Snag, Canada

The village of Snag in Canada's Yukon territory is bitterly cold throughout most of the year. It was settled during the Klondike Gold Rush, has been the location of a military airfield, and was once full of First Nation people. The lowest ever recorded temperature in Snag came in 1947 when it hit a low of −81.4 °F, plummeting below the figures able to be recorded by the Snag Aerodrome whose thermometer only went to -80°F.

Yukon Territory in winter laurendiscipio / Getty Images


Barrow, Alaska

As the northernmost city in the United States, it should go without saying that Alaska's Barrow is far up there on the list of the world's coldest places. It's a city whose residents survive on the fare they get from the Arctic Ocean, and while it's one of the coldest cities in the world, with the impending climate change, it's quickly warming. However, there's an average of 80.5 snowy days per years, and the lowest ever temperature was -56°F.

An upright umiaq with a raised flag signals a successful whale hunt in the spring in Barrow, Alaska.


Harbin, China

Harbin has a nickname that more than earns it a spot as one of the world's coldest places. Known as the 'Ice City,' although Harbin has four seasons, its winters are cold and long. In fact, the snow season can, at times, last more than half a year. January 2018 saw record lows of -48.1°F. However, despite its long winters, Harbin is also the 8th most populous city in China. Although to look at it, that should come as no surprise.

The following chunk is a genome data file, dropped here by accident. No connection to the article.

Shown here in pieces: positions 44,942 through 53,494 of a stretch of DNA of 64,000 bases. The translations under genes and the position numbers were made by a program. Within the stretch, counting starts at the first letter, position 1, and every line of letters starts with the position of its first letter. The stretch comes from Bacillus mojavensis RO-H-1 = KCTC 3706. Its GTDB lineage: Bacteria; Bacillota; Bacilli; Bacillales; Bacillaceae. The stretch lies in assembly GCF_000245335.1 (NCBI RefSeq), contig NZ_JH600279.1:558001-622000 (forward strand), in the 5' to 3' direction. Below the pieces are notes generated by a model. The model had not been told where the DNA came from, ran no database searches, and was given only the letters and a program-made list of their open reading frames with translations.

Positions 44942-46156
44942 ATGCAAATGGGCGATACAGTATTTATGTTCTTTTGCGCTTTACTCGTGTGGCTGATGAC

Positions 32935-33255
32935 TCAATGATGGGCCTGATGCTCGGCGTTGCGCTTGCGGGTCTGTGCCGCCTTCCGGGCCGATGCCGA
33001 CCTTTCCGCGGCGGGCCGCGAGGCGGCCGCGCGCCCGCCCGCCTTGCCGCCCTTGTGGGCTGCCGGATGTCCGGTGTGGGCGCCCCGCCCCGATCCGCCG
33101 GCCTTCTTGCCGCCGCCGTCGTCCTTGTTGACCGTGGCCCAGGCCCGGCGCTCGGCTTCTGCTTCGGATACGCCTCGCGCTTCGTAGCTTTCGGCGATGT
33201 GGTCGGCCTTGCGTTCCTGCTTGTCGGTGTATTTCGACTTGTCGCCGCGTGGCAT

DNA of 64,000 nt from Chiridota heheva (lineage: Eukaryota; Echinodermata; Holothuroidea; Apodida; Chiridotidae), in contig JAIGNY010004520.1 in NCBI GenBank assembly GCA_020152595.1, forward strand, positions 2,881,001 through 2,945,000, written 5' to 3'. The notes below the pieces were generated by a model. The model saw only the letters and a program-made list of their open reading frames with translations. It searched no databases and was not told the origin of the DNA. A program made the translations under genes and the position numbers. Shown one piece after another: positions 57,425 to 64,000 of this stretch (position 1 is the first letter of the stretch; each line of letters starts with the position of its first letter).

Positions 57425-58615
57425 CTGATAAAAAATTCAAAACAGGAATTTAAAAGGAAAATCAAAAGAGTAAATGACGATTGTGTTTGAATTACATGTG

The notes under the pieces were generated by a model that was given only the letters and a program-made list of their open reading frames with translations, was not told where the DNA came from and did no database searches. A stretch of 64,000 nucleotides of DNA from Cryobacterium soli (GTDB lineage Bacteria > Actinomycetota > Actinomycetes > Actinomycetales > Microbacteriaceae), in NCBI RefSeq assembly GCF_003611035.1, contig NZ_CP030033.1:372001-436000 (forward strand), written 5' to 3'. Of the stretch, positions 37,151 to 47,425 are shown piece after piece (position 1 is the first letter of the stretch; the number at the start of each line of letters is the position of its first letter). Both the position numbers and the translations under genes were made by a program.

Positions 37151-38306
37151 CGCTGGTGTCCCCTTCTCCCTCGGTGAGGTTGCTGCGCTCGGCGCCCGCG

Harbin China oksanaphoto / Getty Images


Winnipeg, Canada

Winnipeg in the Canadian province of Manitoba has witnessed some of the coldest and harshest weather conditions imaginable. Its winters are brutal, and although the city is home to more than 715,000 people, they don't appear to be getting any warmer. One of the coldest temperatures on record for Winnipeg was in 1879 when Winnipeggers saw them plummet to -54°F.

Assiniboine park is Winnipegs oldest and finest parks, visited by millions each year. Image with Hoar frost and a pedestrian bridge. mysticenergy / Getty Images


Verkhoyansk, Russia

Oymyakon has an adversary when it comes to the coldest inhabited places in Russia: Verkhoyansk. Verkhoyansk is so cold that its residents don't need refrigerators or freezers to keep their food fresh. All they need is a shallow basement, and they'll have food for days - years, even, if they're lucky. However, it's not all good for those who live there. Although cold tourism has brought money to the region, it's a lot different for those who can't escape the freezing temperatures; where not a single soul can step outside for longer than 15 minutes. Yeah. We'd say Verkhoyansk not only wins this one but the title of the coldest place on earth, to boot.

Weather station in Verkhoyansk, Yakutia, Russia. City Verkhoyansk holds the Guinness World Record for the greatest temperature range on Earth, from -67.8C in winter to 37.3C in summe